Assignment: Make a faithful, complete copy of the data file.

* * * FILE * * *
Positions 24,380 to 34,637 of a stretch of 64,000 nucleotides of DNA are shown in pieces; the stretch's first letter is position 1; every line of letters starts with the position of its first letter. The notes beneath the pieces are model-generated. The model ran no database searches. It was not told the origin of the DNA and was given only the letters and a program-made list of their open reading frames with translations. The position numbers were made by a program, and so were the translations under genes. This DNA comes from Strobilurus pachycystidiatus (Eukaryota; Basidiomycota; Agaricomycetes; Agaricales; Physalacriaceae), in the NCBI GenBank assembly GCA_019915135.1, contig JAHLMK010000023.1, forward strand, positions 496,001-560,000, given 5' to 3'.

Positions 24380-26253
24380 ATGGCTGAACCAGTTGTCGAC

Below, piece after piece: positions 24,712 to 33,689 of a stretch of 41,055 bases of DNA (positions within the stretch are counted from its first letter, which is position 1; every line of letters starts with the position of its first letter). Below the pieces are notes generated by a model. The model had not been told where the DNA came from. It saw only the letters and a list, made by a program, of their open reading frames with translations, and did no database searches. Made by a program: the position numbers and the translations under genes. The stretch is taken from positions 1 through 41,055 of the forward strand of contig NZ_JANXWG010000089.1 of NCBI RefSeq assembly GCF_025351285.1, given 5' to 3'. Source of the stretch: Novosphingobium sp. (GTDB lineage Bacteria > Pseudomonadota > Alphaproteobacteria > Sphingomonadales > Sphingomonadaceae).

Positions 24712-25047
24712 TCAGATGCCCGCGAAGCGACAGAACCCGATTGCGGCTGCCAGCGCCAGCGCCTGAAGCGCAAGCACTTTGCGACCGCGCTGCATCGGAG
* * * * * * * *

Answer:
Positions 24,380 to 34,637 of a stretch of 64,000 nucleotides of DNA are shown in pieces; the stretch's first letter is position 1; every line of letters starts with the position of its first letter. The notes beneath the pieces are model-generated. The model ran no database searches. It was not told the origin of the DNA and was given only the letters and a program-made list of their open reading frames with translations. The position numbers were made by a program, and so were the translations under genes. This DNA comes from Strobilurus pachycystidiatus (Eukaryota; Basidiomycota; Agaricomycetes; Agaricales; Physalacriaceae), in the NCBI GenBank assembly GCA_019915135.1, contig JAHLMK010000023.1, forward strand, positions 496,001-560,000, given 5' to 3'.

Positions 24380-26253
24380 ATGGCTGAACCAGTTGTCGAC

Below, piece after piece: positions 24,712 to 33,689 of a stretch of 41,055 bases of DNA (positions within the stretch are counted from its first letter, which is position 1; every line of letters starts with the position of its first letter). Below the pieces are notes generated by a model. The model had not been told where the DNA came from. It saw only the letters and a list, made by a program, of their open reading frames with translations, and did no database searches. Made by a program: the position numbers and the translations under genes. The stretch is taken from positions 1 through 41,055 of the forward strand of contig NZ_JANXWG010000089.1 of NCBI RefSeq assembly GCF_025351285.1, given 5' to 3'. Source of the stretch: Novosphingobium sp. (GTDB lineage Bacteria > Pseudomonadota > Alphaproteobacteria > Sphingomonadales > Sphingomonadaceae).

Positions 24712-25047
24712 TCAGATGCCCGCGAAGCGACAGAACCCGATTGCGGCTGCCAGCGCCAGCGCCTGAAGCGCAAGCACTTTGCGACCGCGCTGCATCGGAG